A good lining must move as one with the fabric of the outer garment. If you ever get a chance to look into the construction of haute couture dresses or really high class hand tailoring you will find a huge amount of hand stitching to insure just that. One very important step is to anchor the seams of the lining to the seam allowances of the garment where ever they coincide. The more points of attachment you have, the less likely the lining is to bag and twist.
On one of my "garb in a weekend" binges I managed to put together a thirteenth century gown with dozens of hand worked eyelets on the side seams, long pendant sleeves lined with silk, and yards of brocaded banding around the edges and still had time to make a barbette and hem the wimple and veil by hand. I saved hours by applying a lining technique that I learned from studying Victorian corsets. As it turned out, the method is superbly applicable to the kirtles of the fourteenth century, those beautifully shaped garments made of many narrow gores and inset godets which can be hell to get a lining to fit into neatly and accurately.
I am assuming that you have already fitted the pattern to perfection and are ready to make up the finished garment without adjustments. I put you on your honour to pin carefully and hand baste if your fabric or trimmings require it. As always, washable fabrics should be thoroughly laundered and pressed before cutting to avoid different rates of shrinkage between layers.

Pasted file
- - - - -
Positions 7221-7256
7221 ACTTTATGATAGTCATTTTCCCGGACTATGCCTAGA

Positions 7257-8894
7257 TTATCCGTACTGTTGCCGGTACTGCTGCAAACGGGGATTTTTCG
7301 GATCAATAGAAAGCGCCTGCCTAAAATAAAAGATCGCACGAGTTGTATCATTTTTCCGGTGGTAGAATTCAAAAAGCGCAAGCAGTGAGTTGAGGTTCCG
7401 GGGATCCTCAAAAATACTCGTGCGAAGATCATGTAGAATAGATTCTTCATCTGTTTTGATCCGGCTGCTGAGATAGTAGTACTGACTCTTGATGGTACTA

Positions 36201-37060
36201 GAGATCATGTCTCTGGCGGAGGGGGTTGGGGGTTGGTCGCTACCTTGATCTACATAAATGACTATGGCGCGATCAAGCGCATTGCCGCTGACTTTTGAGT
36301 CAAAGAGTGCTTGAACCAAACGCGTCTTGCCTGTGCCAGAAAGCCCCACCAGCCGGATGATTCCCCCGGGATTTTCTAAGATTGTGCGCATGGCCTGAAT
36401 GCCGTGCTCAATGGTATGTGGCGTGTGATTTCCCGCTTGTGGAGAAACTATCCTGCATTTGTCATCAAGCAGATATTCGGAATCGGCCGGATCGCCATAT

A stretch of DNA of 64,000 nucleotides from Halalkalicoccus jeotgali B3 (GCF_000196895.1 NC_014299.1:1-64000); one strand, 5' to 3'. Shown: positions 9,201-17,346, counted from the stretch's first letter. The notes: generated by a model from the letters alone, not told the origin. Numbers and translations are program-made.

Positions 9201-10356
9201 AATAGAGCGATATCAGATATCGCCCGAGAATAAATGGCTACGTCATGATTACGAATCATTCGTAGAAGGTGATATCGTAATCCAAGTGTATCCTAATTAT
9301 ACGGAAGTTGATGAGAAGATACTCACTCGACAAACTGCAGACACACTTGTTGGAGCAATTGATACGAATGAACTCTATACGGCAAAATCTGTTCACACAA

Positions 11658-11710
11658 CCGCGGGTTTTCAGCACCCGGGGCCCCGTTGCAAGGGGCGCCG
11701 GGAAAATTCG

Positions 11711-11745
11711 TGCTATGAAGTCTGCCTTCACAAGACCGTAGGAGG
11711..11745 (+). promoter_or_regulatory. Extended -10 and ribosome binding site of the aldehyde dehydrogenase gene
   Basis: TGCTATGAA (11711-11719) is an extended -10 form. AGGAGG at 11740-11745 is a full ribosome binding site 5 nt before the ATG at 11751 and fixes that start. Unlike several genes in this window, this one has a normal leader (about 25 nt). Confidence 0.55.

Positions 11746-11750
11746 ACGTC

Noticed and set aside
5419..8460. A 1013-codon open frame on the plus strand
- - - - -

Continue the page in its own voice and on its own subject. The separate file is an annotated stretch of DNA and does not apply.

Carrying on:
The basis of the technique is to pile up the layers of the two pieces to be joined in the following order: right side lining, wrong side lining, right side cloth, wrong side cloth. Stitch through all four thicknesses in one seam. Then turn the bottom lining and top cloth away from the middle layers and press (see figure 2). Viola! All of the raw edges are enclosed and the lining is in perfect harmony with the outer cloth. Add the next sections in the same way and just keep going.